Why, that right there must constitute proof that they are this generation’s most heartbreakingly altruistic examples of humanitarian perfection!

Give me a break. You cite the minority of people within the demographic behaving badly, and then use the sloppiest form of spurious extrapolation, calling a correlation a cause and screaming “burn the witch” because another person made to look bad necessarily diverts attention from your own angry, shit-streaked heart.

I get wound up on this topic. If you’d not yet noticed. Anyhow. My response became entirely inappropriate for social media.

But that’s what the editorial beauty of the blog platform is for!

My response, ladies and fellas, to the judgemental, privileged screeching of the middle class and up masses, that welfare reform should take center stage in the efforts of national politics:

“Every one of these programs sure does need to be reviewed. I’m a single mom with two five-year-old girls. I get $52 a month in food stamps. I work 40 hours a week on paper, closer to fifty in real life, and my days are at least 16 hours long, between work and parenting solo, from Monday to Friday, and many weekends too. And for my forty hours a week? What do I bring home? After I pay for my employer-sponsored insurance, which I cannot drop or my kids lose their Medicaid, which only pays as a secondary insurer for basic wellness exams and very limited emergency services, IF you’re willing to beg and fight them? And isn’t accepted at any dental, optometric, or mental health agency in this county? And after the Department of Education garnishes my wages for student loans that I am repaying but not fast enough? I bring home $171.48. Every TWO weeks.

Are you looking forward to a tax return? So is Navient. They’ll be getting my entire $4,048 return again this year, and every year of my life, until the end of time, because at this point there is no way for me to keep far enough ahead that every dollar I pay doesn’t turn into another two in interest.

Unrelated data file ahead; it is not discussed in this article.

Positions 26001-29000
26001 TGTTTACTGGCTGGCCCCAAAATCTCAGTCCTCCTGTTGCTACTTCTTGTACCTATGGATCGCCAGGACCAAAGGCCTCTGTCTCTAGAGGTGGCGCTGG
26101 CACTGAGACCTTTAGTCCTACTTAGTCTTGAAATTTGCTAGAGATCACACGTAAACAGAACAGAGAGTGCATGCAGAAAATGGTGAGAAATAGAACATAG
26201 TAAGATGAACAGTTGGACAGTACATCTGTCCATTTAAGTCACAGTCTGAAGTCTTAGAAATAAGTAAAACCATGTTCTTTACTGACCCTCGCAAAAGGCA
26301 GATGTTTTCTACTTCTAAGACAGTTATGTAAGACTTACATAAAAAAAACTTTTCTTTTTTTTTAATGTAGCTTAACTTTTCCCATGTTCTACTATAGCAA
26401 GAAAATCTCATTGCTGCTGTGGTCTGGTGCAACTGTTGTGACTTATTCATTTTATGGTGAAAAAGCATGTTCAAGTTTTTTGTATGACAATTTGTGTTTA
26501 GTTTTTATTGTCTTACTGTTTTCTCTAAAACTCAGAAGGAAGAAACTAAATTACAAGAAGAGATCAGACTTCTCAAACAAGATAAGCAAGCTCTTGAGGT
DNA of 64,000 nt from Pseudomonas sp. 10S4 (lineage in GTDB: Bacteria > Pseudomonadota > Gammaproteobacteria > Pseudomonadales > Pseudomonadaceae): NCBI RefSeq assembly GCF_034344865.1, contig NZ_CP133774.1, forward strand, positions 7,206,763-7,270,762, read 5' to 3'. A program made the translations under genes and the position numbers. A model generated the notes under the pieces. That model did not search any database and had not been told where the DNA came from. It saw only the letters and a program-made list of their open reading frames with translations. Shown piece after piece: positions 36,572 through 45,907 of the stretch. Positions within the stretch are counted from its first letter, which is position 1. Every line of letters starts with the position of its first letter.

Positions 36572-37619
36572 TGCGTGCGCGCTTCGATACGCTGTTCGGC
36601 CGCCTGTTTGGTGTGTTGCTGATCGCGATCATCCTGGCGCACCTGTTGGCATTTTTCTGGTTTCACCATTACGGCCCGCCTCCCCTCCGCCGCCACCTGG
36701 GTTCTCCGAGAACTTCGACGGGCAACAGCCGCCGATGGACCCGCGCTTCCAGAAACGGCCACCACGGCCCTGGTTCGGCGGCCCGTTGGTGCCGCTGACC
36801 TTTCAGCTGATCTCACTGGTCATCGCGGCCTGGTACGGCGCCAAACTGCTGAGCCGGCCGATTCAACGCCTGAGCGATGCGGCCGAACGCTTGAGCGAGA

I barely have time to get a full night’s sleep most nights, and when I do? I assure you, I do not rest easy.

I got a $200 LIHEAP grant this year. It knocked out around one third of the balance I still haven’t been able to pay down from last winter’s heating bill.

But every month, when I take that Access card to the checkout, don’t worry. I make sure I do it early in the morning or late at night, so you won’t have to see me using “your hard earned tax money” to subsidize my clearly entitled and unmotivated lifestyle.

I sneak into the grocery in the dark and I load up on the meat that’s turning gray, with coupons on the package, so I can get the most I possible with my outrageous entitlement, and then I run straight home to portion it out and freeze it, and hope it lasts the month.

I drive a 2003 Matrix with 175,000 miles on it. But when I have a low-speed fender bender on the icy roads of a two hour delay morning, taking my kids to daycare that even with a subsidy costs me 2/3 of my entire disposable income each month, I won’t be able to come up with the money to fix it, because I can’t afford collision and the repairs would cost at least twice what a car that age, with that many miles, is even worth.